France is known as the land where cuisine is a serious affair, and a lot of this is portrayed in French films. A few examples are Ratatouille, Julie and Julia and A hundred foot journey (which is Indian but the characters move to France). There’s even a term- gastronomy- that refers to “the practice or art of choosing, cooking, and eating good food.” So how could we do a whole semester of French class without actually trying out French food? It would be ridiculous! One of the weeks, therefore, our beloved lecturer made us a French meal, which consisted of Spinach quiche, Ratatouille, Gratin dauphinoise, Boeuf bourgignon, and Tarte tatin. I will walk you through all of these dishes because each was an experience on its own 🙂
First, spinach quiche. Quiche is basically a pastry filled with eggs and milk with either vegetables or meat. The egg and the milk set and make the pastry firm. Its origin is said to be France, but it is popular in other countries as well. Dr. Wandia decided to make it with spinach because we had a vegetarian in our class. The spinach quiche was a pleasant surprise because I only previously have known two ways to make spinach- frying and steaming. I never thought spinach could be in a pastry, and that it could be enjoyable.
– retrieved from onceuponachef.com
Then, there was ratatouille. I must say I had major expectations for what this dish was like especially because of the film- where the guy tastes it and it’s so good it brings back childhood memories in a flashback… The ratatouille was really good, but I think the movie oversold it. It’s basically a vegetable dish, made of onions, tomatoes, eggplant, peppers and zucchini, (and whatever other vegetable you may want to include) fried and somewhat stewed but not quite.
–retreived from food52.com
Next, gratin dauphinoise. This was the dish that made me wonder the most. Gratin dauphinois is a dish made of potatoes and crème fraiche. It is a traditional dish and according to Wikipedia, it is also called pommes de terre dauphinoise, potatoes à la dauphinoise and gratin de pommes à la dauphinoise. All those names basically are saying the same thing -potato dish from Dauphiné, which is a region South East of France. The potatoes in this dish are sliced thin while still raw and baked in the crème for more than an hour. Cheese may or may not be added. It is therefore a very rich, creamy dish, and some of us were joking around saying if we had to eat French even for a week, we would need to take working out seriously…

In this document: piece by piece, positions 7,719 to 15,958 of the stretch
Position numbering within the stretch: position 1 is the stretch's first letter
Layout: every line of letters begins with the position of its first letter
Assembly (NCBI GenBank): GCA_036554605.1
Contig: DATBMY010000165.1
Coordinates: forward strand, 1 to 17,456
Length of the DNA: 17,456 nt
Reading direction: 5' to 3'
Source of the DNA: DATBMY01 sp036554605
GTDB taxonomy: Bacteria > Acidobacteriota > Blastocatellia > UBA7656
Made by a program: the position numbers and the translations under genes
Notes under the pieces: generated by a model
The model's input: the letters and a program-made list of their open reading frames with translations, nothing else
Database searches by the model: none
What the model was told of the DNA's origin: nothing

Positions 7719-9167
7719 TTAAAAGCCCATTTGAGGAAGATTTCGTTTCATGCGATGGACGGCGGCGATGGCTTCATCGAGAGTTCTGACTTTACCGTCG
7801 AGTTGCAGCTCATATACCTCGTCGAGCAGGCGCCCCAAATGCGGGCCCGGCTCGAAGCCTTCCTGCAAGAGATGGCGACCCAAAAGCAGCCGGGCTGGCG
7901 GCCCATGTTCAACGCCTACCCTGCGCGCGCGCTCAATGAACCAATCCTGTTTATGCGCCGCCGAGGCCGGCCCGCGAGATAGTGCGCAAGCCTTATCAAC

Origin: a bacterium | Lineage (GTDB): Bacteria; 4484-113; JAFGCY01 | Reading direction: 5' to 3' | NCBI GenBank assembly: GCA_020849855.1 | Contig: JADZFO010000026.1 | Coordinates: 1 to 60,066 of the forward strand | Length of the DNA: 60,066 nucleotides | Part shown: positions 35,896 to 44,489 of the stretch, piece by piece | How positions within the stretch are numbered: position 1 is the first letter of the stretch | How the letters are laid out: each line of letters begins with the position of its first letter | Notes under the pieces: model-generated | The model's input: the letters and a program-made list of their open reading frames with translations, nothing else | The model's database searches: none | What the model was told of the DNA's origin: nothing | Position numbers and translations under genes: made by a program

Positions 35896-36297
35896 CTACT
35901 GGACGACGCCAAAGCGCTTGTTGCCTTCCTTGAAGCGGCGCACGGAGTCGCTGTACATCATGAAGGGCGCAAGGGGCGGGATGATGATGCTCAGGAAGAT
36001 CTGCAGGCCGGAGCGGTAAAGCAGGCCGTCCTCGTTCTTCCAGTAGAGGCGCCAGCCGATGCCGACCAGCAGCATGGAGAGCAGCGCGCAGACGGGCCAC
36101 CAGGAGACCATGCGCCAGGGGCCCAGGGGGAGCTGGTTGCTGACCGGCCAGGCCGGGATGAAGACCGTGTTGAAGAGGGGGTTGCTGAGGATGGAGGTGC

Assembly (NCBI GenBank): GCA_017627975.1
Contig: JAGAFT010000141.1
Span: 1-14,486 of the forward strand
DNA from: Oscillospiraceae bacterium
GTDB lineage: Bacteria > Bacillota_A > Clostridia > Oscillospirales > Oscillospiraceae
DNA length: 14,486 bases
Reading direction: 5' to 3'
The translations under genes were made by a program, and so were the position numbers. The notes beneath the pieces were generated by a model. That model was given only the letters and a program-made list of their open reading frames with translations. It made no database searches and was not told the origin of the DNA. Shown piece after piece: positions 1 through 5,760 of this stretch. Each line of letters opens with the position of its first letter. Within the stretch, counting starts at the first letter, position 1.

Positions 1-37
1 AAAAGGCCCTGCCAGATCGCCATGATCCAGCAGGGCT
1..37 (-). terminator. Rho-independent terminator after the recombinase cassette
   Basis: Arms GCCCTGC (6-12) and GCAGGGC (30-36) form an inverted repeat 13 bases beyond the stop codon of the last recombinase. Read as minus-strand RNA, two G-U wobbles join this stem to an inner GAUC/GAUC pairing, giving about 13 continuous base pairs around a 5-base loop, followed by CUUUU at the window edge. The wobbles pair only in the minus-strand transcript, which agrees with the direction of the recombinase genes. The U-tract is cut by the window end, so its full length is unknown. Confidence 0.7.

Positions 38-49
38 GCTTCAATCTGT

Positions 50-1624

-retrieved from google search
Boeuf bourgignon (beef stewed in red wine). This one was my favorite. I had heard of it before in my French classes in high school- where we had to learn to write French recipes, but only for the sake of the final exam. We didn’t ever make them. So, this was in a way a dream come true. The beef (steak) is chopped in bigger chunks and onions and mushrooms sometimes are added to the dish, together with whatever else you like in your stew. The dish was unlike anything I have tasted before- there is a way you expect a stew to taste- this was beyond that. I loved it 🙂
-retrieved from http://www.travelchannel.com
Notice, however, that in all these dishes so far, there has been minimal to zero use of spice. We found it quite different because all of us associated good food with the right use of spices. Apparently there are many ways to cook once you begin to explore.
Finally, for dessert we had tarte tatin. This is another pastry- but made with apples in caramelized sugar. It is also called apple up-side-down according to Linda, who has lived in a Francophone country for a while. This is because when it is baked, the pastry is made over the apple, but when served, the fruit side is turned up. It didn’t hit me that the fruit in the pastry was apple because of how soft it was and because of the flavor the caramelized sugar gave it as well. It was served cooled with ice cream and was the perfect way to top the whole meal up.
–retrieved from dramaticpancake.com
If you still aren’t convinced to take this class… I don’t know what else you need to hear.
Somi Elsie 🙂